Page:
There is also at least some uncertainty on the issue of disqualification. Precisely because the Senate has never removed any president from office. Also, they have only been disqualified judges to fill future positions. The disqualification language in the Constitution is “disqualification from holding and enjoying any position of honor, trust, or benefit in the United States.” In that sense, Garber highlighted that no court or Congress has resolved the question of whether the presidency counts as a “position of honor, trust, or benefit in the United States” on which the Senate can bar a person charged in impeachment and conviction. (Garber said that he personally believes the presidency does count.)

Secret Service Protection

Would Trump lose the protection of the Secret Service if he were removed from office? It is not clear, neither to us nor to two legal experts we consulted, the law professors Stephen Vladeck and Josh Blackman.

There are two relevant laws that use different language about who counts as “former president.”

One rule, the Former Presidents Act mentioned above, specifically says that a president who is ousted by the Senate is not considered a “former president” for the purposes of certain post-term benefits.

However, the Law Protection of Former Presidents –– signed by Obama in 2013–– simply authorizes Secret Service protection for life for ex-presidents. And the rule does not define the conditions of “former president” in any particular way.

It is unclear which definition the federal government or the courts would use when deciding whether an impeachment and impeachment Trump should get Secret Service protection for life. (The Secret Service did not respond to a request for comment.)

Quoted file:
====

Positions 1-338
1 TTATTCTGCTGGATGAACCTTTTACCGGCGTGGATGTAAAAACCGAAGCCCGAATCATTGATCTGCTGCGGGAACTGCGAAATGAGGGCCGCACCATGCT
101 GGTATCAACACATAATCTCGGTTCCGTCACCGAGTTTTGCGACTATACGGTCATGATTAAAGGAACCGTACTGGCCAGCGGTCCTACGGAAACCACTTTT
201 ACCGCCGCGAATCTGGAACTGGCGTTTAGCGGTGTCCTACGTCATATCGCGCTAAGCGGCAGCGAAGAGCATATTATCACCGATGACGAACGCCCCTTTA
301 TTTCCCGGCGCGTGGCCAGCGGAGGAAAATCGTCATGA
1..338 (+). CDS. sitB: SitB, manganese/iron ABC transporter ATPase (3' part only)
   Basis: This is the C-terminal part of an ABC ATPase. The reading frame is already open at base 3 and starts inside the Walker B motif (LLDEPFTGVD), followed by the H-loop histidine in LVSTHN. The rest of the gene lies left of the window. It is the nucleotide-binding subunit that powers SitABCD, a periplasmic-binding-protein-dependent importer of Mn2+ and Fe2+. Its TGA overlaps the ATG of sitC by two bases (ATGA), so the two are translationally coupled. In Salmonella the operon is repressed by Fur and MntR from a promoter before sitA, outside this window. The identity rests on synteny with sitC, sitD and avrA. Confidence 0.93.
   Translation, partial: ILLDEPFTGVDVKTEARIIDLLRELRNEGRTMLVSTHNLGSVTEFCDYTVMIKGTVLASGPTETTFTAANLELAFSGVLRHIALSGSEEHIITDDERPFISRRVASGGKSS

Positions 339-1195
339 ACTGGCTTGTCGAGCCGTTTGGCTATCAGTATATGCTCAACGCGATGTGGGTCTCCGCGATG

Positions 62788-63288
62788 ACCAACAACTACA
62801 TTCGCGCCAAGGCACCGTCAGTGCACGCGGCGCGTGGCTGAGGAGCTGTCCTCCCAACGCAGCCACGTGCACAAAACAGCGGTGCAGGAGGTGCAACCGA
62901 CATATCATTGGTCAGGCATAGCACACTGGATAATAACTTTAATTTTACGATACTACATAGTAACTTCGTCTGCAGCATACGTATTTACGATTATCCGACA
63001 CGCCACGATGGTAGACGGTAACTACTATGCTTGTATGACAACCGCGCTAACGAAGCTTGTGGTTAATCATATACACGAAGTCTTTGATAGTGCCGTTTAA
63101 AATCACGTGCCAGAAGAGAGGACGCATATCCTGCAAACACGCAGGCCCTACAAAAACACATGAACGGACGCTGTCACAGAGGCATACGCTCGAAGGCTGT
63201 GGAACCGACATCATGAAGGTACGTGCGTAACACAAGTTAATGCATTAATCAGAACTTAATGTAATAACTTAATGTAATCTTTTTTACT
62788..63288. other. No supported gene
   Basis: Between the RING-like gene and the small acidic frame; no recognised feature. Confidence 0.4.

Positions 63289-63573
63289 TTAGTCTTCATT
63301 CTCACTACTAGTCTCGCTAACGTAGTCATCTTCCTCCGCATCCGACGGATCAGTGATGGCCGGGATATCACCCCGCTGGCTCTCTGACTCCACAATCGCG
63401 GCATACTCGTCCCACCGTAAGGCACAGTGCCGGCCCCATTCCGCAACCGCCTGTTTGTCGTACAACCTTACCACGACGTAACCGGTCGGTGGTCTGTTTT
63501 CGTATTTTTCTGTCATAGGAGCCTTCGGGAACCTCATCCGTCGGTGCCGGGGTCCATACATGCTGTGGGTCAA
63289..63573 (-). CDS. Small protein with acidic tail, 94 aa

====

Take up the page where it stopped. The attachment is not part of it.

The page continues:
In short, the tweet was too definitive at a point that is very much in the air.

Bernstein: It’s a tragedy that Trump is being blindly followed 5:06

Travel expenses

For starters, it’s unclear whether Trump will get a $ 1 million travel allowance in the first place. In fact, the travel allowance is technically a travel and safety allowance. And it’s only for Former Presidents Not Receiving Secret Service Protection For Life. An official in a former president’s office confirmed to CNN that the former president he works for does not have access to a $ 1 million travel and security allowance.

In other words: under normal circumstances, if Trump completes his term as scheduled and then accepts the lifetime Secret Service protection that he would unquestionably be entitled to in that case, there wouldn’t be a million dollars in security and per diem for him.

The story of the viral tweet

We called Costiloe to inform him that we were working on a fact check and that much of the tweet was inaccurate. His answer, in a good way, was: “Fire him for a new one. Go on, that’s why. He added that he is “nobody.” That he is a man living with diabetes in Texas and he tweeted because he had seen the information appear somewhere on his Facebook account and that it “made him feel good.”

He said he was never sure the content was correct and was surprised the tweet went so viral. He explained that he only had 200 followers on Twitter at the time he posted it.

I don’t want to ruin the world. He just wanted to make me feel good, ”he said. “Turns out it made a lot of people feel good,” he added.